True Panther Sounds

The cover of The OOZ looks up at a lonely plane leaving a pastel pink trail of gas across an blank blue sky. The image is paradoxical: is King Krule flying away or is he stuck down here on Earth? Archy Marshall’s (his real name) preoccupation with floating and sinking, of separation from the world, has appeared throughout his musical career. He was 6 Feet Under the Moon on his debut and finding A New Place 2 Drown in 2015. Never satisfied, never belonging, The OOZ continues this odyssey of stifling loneliness. At just over an hour, the record is a meandering walk through the dark recesses of a solitary mind, channeling a brilliant mix of the alienation of depression and the everyday mundanity of the Bermondsey streets where Marshall grew up.

The opener, ‘Biscuit Town’, expresses this fusion straight away. Jazzy and mysterious synth chords float on top of a shuffling beat, over which Krule sings about his Motorola and a young Gianfranco Zola (ex-Chelsea football player from the noughties). His ability to turn a ‘city of parasites’ into art was something he displayed with gusto on his debut, yet this time it feels more and more like we are being pulled into his own mind. The songs, more often than not, feel like trips through thought spirals and depressive episodes. Conventional structure doesn’t need to apply and the album, with much success, glides from idea to idea in a twisting, turning haze.

“Sonically, it’s woozy mix of free jazz, ethereal ambience, punk rock and stuttering, trippy beats, colliding to create a profoundly alien pallet of sounds”

Sonically, it’s woozy mix of free jazz, ethereal ambience, punk rock and stuttering, trippy beats, colliding to create a profoundly alien pallet of sounds. Whines, screeches and buzzes fill the background throughout. Even on the album’s most punchy song, ‘Emergency Blimp’, a robotic wail begins at the1:30 mark, keeping the foreign feel and stopping the music ever reaching the accessibility of earlier hits on 6 Feet Beneath the Moon. The most bizarre of the instrumental choices is perhaps on ‘Cadet Limbo’ as he mixes honky tonk piano and klezmer-style clarinet, a marriage that is much more harmonious than one would expect. There are moments like this all through the record, Okay Kaya’s pitched down, Anohni-like vocals on ‘Slush Puppy’ mixing well with Krule’s deep voice and the baritone sax solo in ‘Dum Surfer’ adding an amazing new element to the driving punk. These sections often feel like bonus cuts from David Bowie’s swan song 'Blackstar', the winding and hypnotic jazz creating an other-worldly atmosphere.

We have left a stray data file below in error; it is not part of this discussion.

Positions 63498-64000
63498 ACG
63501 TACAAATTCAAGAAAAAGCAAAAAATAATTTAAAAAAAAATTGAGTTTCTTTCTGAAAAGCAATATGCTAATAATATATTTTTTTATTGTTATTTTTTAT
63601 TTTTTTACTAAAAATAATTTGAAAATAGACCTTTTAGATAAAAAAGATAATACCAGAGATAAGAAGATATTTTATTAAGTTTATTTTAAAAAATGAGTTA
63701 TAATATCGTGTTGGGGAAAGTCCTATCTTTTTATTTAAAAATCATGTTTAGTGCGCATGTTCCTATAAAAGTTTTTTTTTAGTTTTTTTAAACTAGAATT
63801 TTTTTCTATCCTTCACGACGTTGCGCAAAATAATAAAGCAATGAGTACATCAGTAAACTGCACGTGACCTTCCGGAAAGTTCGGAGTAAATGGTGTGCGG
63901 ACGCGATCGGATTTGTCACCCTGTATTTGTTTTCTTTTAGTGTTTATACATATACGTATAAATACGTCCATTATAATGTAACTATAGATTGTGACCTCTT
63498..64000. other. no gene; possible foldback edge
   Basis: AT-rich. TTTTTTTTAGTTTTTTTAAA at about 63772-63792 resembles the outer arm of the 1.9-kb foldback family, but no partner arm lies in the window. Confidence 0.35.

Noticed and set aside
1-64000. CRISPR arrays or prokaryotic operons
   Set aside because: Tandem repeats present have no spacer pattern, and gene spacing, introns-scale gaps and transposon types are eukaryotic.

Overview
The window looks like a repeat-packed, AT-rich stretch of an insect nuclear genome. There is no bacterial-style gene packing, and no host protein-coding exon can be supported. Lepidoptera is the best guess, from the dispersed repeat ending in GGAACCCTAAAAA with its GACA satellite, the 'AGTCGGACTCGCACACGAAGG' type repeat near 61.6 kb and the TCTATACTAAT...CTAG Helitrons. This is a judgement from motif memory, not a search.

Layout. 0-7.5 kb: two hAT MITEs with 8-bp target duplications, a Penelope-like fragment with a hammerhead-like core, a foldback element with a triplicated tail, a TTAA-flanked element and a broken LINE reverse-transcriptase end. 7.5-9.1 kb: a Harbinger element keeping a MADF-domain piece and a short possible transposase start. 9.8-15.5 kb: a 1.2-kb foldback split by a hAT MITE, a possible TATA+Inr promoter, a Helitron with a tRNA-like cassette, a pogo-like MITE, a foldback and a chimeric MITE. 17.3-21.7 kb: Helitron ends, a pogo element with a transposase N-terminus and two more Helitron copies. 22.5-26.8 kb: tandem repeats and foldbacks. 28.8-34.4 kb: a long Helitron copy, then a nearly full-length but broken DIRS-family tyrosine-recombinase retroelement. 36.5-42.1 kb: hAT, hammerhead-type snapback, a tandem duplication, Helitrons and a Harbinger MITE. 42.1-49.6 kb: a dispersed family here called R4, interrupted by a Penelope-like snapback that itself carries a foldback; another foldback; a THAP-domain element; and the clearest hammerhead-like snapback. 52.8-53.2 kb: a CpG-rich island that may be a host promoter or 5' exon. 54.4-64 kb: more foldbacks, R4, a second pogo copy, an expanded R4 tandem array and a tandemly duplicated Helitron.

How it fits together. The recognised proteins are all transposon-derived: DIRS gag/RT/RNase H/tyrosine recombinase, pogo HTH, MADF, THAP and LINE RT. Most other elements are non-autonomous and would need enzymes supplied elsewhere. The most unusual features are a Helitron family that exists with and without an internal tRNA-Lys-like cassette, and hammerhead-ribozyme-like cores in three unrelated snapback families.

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Mountain View

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The nebulous nature of the song writing means some moments feel like they could take different paths. On ‘The Locomotive’ it seems the track is always about to gain momentum but constantly drifts away, and on ‘Lonely Blue’ it almost becomes a lilting waltz but draws back to a shuffling tempo. While these songs retain integrity and mostly fit with the meandering nature of the record, it’s other ones that veer a little into self-indulgence. Shorter tracks like ‘Sublunary’ and ‘A Slide In (New Drugs)’ don’t add much to the overall experience and, with the last quarter of an hour devoted to (very) slow burners, the title track (17th out of 19 songs) really should have be the final one. Before the album, King Krule expressed his nightmare scenario of being ‘just a fucking pop artist’ and, with the mainstream success of tracks like ‘Easy Easy’ (it was covered by Willow Smith for God’s sake), these occasional misfires are his most obtuse moments of pushback.

Despite this slightly flabby track list, Marshall is able to achieve a uniform sense of isolation across the album. All the musically wizardry and creative flair, even when it doesn’t quite hit the mark, drops the listener into textured dark worlds of loneliness and paranoia, insomnia and lost love, distance and alienation. It’s an unsettling ride, but a thrilling one

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